The EQUI proposition is, conceptually, a very simple one – the project team is creating a token-based platform that will marry up investors with innovative technology start-ups. Those start-ups will receive injections of funds in the form of the platform’s native EQUI token, investors will receive a share in the future profits of that enterprise in the form of Ether.
The EQUI initiative is one of the more high-profile projects currently out there in ICO-land because of the high-profile personalities behind it – Scottish billionaire Doug Barrowman who is leading up the project and his partner, celebrity and television figure Barnoness Michelle Mone, a successful business figure in her own right.
A refreshingly tidy, professional and well-edited document, the white-paper lays out the case for its business model in a simple and clearly presented manner. This is not a technical document – it doesn’t need to be, the implementation-aspect of this project will be relatively straight-forward: a website tethered to the Ethereum platform via suite of Dapps which will manage a library of smart-contracts on its behalf.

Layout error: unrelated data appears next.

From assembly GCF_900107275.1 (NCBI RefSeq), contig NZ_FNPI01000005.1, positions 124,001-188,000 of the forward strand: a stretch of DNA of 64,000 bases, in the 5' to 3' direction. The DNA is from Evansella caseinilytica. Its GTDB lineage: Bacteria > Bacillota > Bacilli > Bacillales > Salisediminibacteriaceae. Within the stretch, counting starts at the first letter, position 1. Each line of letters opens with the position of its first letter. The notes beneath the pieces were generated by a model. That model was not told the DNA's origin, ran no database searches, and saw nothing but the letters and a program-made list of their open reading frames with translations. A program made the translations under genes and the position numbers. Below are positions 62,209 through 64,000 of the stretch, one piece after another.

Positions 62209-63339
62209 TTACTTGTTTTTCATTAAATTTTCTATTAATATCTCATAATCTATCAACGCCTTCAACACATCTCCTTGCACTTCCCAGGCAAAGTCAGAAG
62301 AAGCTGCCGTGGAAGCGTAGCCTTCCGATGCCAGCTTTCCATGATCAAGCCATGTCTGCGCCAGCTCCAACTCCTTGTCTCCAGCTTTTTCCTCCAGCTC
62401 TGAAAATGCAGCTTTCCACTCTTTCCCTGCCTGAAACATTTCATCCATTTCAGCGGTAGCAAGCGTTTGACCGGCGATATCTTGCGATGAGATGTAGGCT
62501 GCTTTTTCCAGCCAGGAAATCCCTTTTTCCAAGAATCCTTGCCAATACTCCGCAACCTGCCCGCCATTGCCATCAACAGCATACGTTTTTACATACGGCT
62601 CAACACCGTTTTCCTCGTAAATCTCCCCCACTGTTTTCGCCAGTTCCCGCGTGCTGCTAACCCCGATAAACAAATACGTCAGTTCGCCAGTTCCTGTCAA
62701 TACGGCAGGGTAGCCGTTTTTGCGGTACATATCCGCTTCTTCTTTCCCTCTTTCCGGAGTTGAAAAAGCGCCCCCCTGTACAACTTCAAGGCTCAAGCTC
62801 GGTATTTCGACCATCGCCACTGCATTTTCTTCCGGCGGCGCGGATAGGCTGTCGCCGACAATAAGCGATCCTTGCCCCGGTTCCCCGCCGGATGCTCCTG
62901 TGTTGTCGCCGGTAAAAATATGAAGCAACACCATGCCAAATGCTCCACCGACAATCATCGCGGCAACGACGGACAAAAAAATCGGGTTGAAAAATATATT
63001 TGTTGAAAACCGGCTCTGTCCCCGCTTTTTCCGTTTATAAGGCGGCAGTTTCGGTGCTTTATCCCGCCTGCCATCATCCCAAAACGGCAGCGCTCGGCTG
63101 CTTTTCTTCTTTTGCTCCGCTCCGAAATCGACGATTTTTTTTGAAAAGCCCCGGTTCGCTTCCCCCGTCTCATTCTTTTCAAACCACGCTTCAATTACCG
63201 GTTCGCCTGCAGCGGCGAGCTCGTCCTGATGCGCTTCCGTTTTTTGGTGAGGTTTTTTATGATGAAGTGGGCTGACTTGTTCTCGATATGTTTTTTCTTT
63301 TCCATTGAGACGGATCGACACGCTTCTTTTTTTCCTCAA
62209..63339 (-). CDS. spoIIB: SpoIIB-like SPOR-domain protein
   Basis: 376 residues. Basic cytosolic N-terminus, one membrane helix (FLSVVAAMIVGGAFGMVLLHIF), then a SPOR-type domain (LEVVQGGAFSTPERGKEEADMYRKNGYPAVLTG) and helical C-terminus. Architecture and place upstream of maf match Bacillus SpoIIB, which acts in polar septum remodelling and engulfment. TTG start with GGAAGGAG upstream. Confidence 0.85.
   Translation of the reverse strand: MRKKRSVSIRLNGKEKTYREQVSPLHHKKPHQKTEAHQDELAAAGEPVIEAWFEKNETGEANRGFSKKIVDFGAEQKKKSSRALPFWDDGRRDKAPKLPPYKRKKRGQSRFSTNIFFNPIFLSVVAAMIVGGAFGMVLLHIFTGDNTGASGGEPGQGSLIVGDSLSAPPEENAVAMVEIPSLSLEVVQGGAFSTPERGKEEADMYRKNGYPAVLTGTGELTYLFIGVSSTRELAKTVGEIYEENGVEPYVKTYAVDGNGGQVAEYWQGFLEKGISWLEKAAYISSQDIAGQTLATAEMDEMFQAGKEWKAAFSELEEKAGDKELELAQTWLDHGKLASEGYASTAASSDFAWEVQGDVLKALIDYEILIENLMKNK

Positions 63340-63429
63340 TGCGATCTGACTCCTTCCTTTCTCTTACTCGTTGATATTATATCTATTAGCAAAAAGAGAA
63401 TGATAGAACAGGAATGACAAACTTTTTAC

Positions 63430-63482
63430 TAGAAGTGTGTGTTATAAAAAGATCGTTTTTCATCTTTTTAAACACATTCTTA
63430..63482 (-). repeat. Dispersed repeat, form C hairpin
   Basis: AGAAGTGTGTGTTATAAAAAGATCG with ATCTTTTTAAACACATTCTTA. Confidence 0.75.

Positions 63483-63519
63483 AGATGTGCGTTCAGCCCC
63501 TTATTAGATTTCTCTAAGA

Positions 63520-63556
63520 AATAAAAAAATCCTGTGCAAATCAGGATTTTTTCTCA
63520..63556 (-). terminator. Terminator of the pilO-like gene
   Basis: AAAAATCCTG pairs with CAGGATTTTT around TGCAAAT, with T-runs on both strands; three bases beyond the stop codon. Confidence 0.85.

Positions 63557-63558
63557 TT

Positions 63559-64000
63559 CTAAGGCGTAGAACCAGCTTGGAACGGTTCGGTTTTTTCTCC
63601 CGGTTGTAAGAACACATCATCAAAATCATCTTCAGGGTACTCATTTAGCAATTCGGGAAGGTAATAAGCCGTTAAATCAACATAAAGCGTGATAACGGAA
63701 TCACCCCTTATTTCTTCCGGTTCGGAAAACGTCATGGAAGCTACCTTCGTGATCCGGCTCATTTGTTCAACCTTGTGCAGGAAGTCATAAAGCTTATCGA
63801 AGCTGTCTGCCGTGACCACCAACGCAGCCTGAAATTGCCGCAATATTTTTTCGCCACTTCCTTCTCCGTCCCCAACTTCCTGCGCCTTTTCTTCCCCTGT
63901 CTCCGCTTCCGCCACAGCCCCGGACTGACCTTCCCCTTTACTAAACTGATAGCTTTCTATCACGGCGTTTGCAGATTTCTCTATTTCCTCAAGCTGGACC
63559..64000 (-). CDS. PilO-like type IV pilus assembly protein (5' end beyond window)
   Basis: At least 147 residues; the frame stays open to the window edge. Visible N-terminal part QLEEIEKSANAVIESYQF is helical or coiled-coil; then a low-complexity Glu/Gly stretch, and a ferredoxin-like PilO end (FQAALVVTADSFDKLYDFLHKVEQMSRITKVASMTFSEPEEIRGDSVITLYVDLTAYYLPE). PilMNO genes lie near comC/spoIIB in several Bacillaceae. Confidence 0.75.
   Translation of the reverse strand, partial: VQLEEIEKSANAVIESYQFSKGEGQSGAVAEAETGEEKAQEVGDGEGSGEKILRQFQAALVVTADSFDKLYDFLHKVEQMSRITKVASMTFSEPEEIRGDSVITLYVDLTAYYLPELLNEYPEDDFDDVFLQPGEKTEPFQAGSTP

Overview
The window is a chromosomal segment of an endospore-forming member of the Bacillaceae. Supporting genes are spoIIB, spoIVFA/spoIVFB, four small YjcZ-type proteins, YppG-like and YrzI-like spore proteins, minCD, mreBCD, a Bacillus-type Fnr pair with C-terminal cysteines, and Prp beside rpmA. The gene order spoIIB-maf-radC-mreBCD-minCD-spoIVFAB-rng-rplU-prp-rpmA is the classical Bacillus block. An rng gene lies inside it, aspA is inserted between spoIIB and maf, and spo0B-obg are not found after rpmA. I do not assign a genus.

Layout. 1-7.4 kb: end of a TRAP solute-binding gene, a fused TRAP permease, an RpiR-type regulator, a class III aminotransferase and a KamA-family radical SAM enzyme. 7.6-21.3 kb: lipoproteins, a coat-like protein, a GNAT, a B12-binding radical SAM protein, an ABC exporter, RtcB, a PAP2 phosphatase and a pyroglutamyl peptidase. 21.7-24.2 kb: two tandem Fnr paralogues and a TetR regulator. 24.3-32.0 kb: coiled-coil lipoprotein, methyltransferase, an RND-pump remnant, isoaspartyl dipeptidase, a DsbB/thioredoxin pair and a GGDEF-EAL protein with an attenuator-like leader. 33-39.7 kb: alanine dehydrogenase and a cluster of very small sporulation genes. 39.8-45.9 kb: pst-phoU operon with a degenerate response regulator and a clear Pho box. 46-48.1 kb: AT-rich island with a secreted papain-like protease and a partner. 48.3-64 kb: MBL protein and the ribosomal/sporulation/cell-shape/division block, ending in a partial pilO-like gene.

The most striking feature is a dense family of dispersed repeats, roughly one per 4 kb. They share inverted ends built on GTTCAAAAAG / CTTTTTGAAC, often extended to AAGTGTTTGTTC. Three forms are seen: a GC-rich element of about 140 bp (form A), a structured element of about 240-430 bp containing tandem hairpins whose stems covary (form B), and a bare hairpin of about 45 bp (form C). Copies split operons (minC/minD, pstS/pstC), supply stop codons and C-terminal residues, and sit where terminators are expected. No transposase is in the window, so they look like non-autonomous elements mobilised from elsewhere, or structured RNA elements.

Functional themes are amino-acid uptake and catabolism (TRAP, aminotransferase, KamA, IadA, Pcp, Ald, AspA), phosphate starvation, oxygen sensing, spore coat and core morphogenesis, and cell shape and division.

The white-paper’s core content revolves around its description of the EQUI token which in turn is covered in the Tokenomics section below. In the meantime, the most important takeaway is that holders of EQUI will be placed into three different categories:
Traders: these are simply owners of EQUI token who keep their holdings off-platform in private wallets. These token holders will receive no benefits from the profits that accrue to the EQUI platform. If they are hoping to gain benefit from ownership of the token, it will simply be as a result of any eventual increase in the token’s market value.
Holders: these are owners of EQUI token who store their holdings on-platform, but whose holdings are not invested directly in any of the start-ups that have partnered with the EQUI platform. They will receive some compensation as a reward for keeping the token liquid within the EQUI eco-system.
Investors: these are holders of EQUI token who store their holdings on-platform, and whose holdings have been placed among some of the start-ups operating on the platform. They will receive the largest share of the benefits accruing to tokens from start-ups which become profitable enterprises.